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UCL University College London Eprints (356,388 recursos)
UCL Eprints collects the work of UCL researchers and makes it freely available over the web, helping the worldwide scholarly community to discover UCL research. Institutional repositories like UCL Eprints complement the traditional academic publishing and scholarly communications processes. They raise the visibility of research and help to maximise its impact. UCL researchers are encouraged to deposit a copy of each journal article, conference paper, working paper, and any other research output, in the UCL Eprints at the earliest opportunity, ensuring that their research reaches as wide an audience as possible.

Mostrando recursos 141 - 160 de 360,201

141. Aspects of Processing in the Visual Thalamus; Context, Correlations, and Re–entrant Signals - Andolina, IM
The act of seeing appears effortless, yet it’s a perceptual sense whose processing occupies a large percentage of the neurons of our central nervous system. One fascinating conundrum of this mass of neurons is the following: the brain region receiving most of the input coming directly from the eyes (the dorsal lateral geniculate nucleus; dLGN) only receives some 6–10% of its input from the eyes! At this very first stage of visual processing, the incoming sensory information is modified and augmented by a whole plethora of connections from other parts of the brain. For the dLGN the numerically dominant inputs...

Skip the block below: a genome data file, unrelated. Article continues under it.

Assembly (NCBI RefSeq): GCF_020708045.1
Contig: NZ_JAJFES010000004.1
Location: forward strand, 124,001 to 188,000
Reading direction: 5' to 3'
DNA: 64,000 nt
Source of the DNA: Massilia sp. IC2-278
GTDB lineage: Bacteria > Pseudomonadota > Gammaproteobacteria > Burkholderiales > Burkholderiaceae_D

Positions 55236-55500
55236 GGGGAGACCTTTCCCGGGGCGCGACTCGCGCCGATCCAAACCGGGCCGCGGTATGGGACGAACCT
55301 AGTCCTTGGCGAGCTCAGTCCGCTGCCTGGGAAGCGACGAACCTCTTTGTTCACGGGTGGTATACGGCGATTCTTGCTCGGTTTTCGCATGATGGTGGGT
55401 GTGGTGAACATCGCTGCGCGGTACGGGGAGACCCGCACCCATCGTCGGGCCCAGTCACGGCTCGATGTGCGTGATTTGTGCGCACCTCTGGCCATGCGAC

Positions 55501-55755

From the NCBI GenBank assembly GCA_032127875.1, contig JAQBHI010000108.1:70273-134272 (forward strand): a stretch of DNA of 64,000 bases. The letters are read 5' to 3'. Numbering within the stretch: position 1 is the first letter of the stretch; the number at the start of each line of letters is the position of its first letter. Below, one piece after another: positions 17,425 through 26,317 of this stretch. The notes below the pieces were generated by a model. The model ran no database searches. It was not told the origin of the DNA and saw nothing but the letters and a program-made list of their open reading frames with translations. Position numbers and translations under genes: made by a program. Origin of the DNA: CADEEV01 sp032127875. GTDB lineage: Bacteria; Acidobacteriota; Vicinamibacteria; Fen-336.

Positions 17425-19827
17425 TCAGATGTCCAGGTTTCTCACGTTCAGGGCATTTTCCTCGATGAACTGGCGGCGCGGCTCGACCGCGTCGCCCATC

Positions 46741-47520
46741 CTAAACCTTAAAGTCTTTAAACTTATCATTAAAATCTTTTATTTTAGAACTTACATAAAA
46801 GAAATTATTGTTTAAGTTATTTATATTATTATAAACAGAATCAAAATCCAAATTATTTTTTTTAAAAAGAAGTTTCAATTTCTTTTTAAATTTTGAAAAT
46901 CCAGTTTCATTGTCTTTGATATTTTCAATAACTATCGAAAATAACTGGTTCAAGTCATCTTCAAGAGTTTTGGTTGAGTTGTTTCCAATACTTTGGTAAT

142. The role of ALS associated genes and c-Jun in neurodegeneration - Acosta Saltos, AD
The molecular pathways mediating motor neuron degeneration in Amyotrophic lateral sclerosis and axonal regeneration following peripheral nerve injury remain elusive. The transcription factor c-Jun, an important orchestrator of axonal regeneration, has been found upregulated in the spinal cord of ALS cases and the SOD1G93A mouse model of the disease. However the functional role of c-Jun in ALS degeneration has not been defined. The current thesis demonstrates that genetic deletion of c-Jun from neurons and neuroglia prolonged the lifespan of SOD1G93A mice. Associated with this effect on survival, motor neuron loss, axonal loss and neuroinflammation were attenuated in c-Jun deficient SOD1G93A...

143. Developmental function of Drosophila RASSF9 and RASSF10 - Banerjee, JJ
Cell polarity is a fundamental property of most living cells, and its disruption is associated with diseases such as cancer. Members of the N-terminal RASSF protein family have been proposed to function as tumour suppressors and oncogenes, but the underlying mechanisms are not well understood. Proteomic approaches have recently linked the human N-terminal RASSFs to PP1 phosphatases, as well as its regulatory subunit ASPP and two RASSFs - RASSF9 and RASSF10 - showed additional associations to both planar cell polarity (PCP) proteins and the apical-basal polarity determinant Par3/Bazooka. This thesis investigates the developmental function of RASSF9 and RASSF10 in Drosophila....